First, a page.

I never had that chance, that opportunity, but it helped me build a fondness for both of them, and to do anything that Bobby has done is really, really special.
CHAD KNAUS: I had heard about it for sure, but I was really looking forward to getting out there tonight. I knew we had a good race car. You know, it's not just that one scenario, which it's amazing to be able to be associated with that, but the thing that I think I'm proud he's of is just the simple fact that as we achieve these milestones, to have our team and our driver Jimmie Johnson be compared to the likes of Bobby Allison and Darrell Waltrip and Dale Earnhardt Sr. & Richard Petty, I'm just extremely proud of that. It's something that I think this whole team needs to appreciate.
I can remember when we started this team, we didn't have anything. We hadn't won a race, we hadn't led a lap, we hadn't done anything, and the first thing that we did was come down here for the Daytona 500, and we sat on the pole.
For us to be able to achieve these milestones is pretty special, and I know one day we're going to sit back and we're going to look at it and be like, man, remember when we did that and we tied Bobby Allison for being the only team to have won both races in Daytona in a single season? That's pretty cool stuff.
Q. How big is it to get this win and tie Matt Kenseth for four wins on the season, kind of momentum from the last couple weeks? You've kind of been down.
JIMMIE JOHNSON: Yeah, every point counts, without a doubt. Clearly locking in‑‑ I think three wins locked us into the Chase. Clearly we've got nothing to worry about from that standpoint. Now it's trying to get each and every point we can to carry in. Happy to get four wins, and hopefully we can get a couple more and get ahead of him.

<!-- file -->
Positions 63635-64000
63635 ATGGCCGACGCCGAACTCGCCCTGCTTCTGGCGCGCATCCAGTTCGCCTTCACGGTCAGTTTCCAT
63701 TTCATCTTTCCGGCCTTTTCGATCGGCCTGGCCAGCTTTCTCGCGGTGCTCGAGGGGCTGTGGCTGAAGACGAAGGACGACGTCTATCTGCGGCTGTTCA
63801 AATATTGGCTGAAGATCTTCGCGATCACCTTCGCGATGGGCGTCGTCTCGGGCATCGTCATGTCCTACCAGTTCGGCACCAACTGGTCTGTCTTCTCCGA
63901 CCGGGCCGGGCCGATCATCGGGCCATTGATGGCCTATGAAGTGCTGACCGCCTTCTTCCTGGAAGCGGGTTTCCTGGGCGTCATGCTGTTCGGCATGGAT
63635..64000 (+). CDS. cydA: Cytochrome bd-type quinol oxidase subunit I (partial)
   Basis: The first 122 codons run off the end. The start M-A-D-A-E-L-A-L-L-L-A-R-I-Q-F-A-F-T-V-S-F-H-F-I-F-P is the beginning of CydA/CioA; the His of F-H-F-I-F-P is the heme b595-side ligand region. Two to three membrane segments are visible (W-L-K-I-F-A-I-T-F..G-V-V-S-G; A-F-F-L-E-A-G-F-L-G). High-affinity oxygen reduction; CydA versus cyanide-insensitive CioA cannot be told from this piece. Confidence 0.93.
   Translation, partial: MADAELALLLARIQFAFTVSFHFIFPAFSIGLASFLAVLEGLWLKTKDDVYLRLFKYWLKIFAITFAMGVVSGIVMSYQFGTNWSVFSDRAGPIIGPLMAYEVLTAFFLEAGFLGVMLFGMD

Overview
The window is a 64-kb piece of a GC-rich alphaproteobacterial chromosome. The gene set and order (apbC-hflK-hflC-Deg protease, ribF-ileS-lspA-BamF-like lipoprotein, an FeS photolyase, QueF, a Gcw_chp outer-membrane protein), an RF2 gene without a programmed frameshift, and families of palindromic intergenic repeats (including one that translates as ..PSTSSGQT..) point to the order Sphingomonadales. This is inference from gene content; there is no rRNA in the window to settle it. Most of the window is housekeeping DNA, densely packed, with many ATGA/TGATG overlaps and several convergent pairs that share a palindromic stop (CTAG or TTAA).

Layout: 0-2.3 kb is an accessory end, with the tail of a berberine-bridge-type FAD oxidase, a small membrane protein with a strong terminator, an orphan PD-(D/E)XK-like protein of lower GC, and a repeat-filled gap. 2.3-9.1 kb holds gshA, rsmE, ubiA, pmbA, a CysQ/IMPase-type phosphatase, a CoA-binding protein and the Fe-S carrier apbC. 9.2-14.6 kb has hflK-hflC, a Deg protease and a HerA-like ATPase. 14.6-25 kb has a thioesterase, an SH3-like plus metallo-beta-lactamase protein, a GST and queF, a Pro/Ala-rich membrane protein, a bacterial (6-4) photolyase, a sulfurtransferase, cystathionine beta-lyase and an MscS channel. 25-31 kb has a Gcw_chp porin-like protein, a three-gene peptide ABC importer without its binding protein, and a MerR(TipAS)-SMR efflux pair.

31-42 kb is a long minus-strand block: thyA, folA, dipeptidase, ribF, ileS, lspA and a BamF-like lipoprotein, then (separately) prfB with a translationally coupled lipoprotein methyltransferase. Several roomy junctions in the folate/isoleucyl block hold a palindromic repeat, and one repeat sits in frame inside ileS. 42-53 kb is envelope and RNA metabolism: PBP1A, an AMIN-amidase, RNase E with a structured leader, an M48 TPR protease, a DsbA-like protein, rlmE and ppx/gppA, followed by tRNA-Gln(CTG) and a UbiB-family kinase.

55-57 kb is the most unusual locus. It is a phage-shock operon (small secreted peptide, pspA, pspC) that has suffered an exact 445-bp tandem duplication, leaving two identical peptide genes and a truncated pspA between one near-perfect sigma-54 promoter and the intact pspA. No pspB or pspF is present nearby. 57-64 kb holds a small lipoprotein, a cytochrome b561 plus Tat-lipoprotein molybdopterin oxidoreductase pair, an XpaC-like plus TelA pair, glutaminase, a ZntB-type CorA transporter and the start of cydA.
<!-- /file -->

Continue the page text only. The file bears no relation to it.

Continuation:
Q. I just want to know what the deal was with the hats? Was that something planned, or was it like just a spur of the moment thing?
JIMMIE JOHNSON: I looked out and all my crew guys had their hats rolled up, so I rolled mine up, and they thought it was great. So I came out of the car with it and started to second‑guess myself as it was going on, and I could hear my wife's voice in my head. She's not here this weekend, so I could hear her voice telling me to pull my hat back down, so I did.
Q. Is that something you guys talked about before?
JIMMIE JOHNSON: No, there's a couple guys that have done it in the past, and they like to do it with the Sprint hat because it says Sprint on the bottom. I really don't know what it's about. First I thought it was a West Coast thing, but the guy I looked at who had it up is an East Coast guy, so I don't know what it is. But he did come from a motocross background, so maybe it's a moto thing, yep, going back to my moto roots.
Q. The second‑to‑last restart where it appeared like you went to the outside and then it looked like for a minute that Kasey was going to get the lead and then he had the crash, but what happened there? Was that something where you thought the outside was going to be the better lane and it didn't work out? Were you worried that it might slip away if you didn't get that last caution to get it re‑stacked?